Karunanidhi's DMK says quitting govt; cabinet in huddle

The Dravida Munnetra Kazhagam, in an announcement that took even veteran political observers by surprise, said this morning that it is leaving the United Progressive Alliance government, and would not even give outside support to the Congress-led coalition.

The bone of contention is the so-called Sri Lanka issue – M Karunanidhi's DMK has its political base in Tamil Nadu. Though the party currently does not rule the southern state, the DMK has 18 MPs in the Lok Sabha (including five ministers); and its withdrawal would seriously threaten the UPA's always shaky majority.

The DMK is irate over the government's refusal to endorse a United Nations Human Rights Commission (UNHRC) resolution to condemn Sri Lanka for war crimes in relation to its suppression of a movement for a separate Tamil state within the island nation.

Latest reports suggest that a compromise will be reached. The DMK now simply wants the government to make a statement in Parliament condemning the 'repression' of Tamils in Sri Lanka, without reference to the US-led UNHRC resolution (which expectedly has been supported by all Western countries).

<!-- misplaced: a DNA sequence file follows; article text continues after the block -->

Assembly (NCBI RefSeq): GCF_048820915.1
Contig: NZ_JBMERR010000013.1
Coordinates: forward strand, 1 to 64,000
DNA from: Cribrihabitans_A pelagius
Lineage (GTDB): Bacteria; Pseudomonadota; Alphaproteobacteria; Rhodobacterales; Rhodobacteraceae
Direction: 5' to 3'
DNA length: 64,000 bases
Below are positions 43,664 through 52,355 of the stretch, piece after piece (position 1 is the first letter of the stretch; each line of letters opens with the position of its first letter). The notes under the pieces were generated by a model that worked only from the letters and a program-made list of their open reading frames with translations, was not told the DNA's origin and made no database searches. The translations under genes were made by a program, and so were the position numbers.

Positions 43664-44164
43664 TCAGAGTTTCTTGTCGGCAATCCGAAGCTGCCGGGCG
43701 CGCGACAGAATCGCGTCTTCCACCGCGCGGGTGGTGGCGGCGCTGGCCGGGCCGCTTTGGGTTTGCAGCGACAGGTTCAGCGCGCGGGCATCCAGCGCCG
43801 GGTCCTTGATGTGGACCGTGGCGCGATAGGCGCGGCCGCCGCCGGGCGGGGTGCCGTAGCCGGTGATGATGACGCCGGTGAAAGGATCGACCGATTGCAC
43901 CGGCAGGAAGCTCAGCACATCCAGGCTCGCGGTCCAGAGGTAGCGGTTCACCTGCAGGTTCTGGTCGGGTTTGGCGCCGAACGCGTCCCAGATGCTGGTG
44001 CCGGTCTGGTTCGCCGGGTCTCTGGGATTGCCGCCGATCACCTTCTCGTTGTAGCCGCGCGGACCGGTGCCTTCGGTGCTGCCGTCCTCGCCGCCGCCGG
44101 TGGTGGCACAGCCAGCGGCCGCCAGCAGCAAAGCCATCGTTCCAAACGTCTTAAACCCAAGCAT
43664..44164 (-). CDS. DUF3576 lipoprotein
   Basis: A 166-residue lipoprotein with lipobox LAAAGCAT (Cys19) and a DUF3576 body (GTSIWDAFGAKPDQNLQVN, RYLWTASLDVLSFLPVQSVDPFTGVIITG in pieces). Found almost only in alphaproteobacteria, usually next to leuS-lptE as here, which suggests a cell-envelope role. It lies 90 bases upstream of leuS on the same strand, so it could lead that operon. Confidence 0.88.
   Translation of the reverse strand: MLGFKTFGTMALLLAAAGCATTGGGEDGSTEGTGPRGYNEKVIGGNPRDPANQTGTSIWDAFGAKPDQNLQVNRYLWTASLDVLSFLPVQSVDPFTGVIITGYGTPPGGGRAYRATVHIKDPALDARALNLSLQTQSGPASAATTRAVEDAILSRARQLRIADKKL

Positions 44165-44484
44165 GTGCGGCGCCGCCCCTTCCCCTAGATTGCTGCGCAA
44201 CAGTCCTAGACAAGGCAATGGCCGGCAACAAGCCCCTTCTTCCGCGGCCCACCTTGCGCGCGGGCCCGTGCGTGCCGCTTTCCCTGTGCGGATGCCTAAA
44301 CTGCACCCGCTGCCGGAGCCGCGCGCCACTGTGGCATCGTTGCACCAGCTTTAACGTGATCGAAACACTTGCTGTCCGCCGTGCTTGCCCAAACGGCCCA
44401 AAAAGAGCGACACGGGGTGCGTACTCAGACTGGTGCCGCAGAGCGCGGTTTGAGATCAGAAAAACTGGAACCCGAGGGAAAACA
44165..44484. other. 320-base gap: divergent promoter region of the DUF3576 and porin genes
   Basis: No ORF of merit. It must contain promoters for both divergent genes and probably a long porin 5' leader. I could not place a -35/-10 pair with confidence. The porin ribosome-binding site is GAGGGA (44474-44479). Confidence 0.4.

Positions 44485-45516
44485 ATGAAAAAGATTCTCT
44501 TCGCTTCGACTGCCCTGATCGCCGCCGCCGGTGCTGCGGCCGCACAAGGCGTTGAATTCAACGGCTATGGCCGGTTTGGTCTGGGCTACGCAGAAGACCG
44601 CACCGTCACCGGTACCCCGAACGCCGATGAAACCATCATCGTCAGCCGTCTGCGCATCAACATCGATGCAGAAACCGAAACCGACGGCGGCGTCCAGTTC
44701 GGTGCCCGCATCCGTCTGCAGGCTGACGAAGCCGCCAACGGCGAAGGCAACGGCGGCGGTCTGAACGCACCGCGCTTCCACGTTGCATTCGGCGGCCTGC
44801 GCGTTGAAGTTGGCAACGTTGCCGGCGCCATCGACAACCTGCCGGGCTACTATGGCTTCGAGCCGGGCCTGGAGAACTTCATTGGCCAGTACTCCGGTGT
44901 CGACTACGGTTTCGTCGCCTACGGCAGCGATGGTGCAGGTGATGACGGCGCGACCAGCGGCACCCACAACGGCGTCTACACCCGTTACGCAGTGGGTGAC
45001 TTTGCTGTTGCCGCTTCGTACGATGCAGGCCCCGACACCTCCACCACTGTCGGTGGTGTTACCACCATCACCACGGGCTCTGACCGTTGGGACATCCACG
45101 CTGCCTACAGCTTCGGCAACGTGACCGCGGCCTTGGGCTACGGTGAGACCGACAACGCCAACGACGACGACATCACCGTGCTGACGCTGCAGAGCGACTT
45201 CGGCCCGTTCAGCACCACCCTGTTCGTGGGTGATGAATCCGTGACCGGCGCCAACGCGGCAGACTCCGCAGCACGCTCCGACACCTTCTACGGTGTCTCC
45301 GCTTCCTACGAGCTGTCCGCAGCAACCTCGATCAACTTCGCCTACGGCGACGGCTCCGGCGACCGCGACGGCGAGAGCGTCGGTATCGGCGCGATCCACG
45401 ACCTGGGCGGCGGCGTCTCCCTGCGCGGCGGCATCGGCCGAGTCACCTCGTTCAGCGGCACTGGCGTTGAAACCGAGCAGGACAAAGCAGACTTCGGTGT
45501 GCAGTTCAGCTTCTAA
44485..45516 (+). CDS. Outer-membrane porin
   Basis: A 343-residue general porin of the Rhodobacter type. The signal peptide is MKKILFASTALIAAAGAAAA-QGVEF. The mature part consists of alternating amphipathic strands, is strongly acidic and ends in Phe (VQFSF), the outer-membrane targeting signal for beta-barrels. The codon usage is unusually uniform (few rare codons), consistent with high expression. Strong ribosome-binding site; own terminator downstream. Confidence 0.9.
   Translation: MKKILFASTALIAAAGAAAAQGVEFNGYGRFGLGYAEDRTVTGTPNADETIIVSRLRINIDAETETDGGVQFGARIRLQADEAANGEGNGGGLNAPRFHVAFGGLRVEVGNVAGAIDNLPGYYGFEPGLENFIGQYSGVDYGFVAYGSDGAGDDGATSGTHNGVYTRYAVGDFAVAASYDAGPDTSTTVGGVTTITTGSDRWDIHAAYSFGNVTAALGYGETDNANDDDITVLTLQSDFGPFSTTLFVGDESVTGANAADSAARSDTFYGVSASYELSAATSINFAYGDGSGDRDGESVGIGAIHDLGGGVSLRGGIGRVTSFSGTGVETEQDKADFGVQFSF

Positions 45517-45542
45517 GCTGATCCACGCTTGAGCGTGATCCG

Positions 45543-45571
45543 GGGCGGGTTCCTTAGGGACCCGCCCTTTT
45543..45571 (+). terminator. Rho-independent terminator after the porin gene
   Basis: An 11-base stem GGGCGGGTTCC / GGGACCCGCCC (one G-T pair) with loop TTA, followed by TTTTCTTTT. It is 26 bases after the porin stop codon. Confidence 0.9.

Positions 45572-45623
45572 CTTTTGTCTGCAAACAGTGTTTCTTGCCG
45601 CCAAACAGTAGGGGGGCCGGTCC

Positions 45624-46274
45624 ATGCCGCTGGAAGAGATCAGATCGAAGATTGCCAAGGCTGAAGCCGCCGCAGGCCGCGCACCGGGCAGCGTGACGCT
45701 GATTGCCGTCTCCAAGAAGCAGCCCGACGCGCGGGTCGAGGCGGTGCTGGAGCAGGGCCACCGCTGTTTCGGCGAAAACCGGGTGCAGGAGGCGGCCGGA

Earlier, in a statement from Anna Arivalayam, the DMK headquarters in Chennai, party boss Karunanidhi said, "The government of India did not even consider the amendments (to the UNHRC resolution) proposed by the DMK. So a situation has arisen where the alliance will not benefit Eelam Tamils in any way.

''Despite this if the DMK continues in the union government, it will be a grave injustice. So the DMK has decided to pull out of the government and the UPA."

Karunanidhi said the DMK's five union cabinet ministers, including his son M K Alagiri, will resign during the course of the day.

Nevertheless, the DMK chief added that his party would reconsider its decision if the UPA government adopts a resolution in Parliament censuring the Sri Lankan government for alleged war crimes and genocide, without going so far as to sign the UNHRC convention.

The DMK's decision came a day after talks with Congress emissaries and senior ministers, A K Antony, P Chidambaram and Ghulam Nabi Azad, failed to thrash out a consensus on the issue.

Meanwhile, the senior Congress cabinet ministers are in another huddle with Prime Minister Manmohan Singh to sort out the issue.

In Parliament today, Praful Patel of the Sharad Pawar-led Nationalist Congress Party (NCP) – another important constituent of the UPA government – said the DMK does not want to cause instability.

"Theirs is a genuine concern for people of Tamil Nadu. The DMK, I am told, will reconsider its stand if Parliament passes a resolution. Let's not read too much into it," said Patel.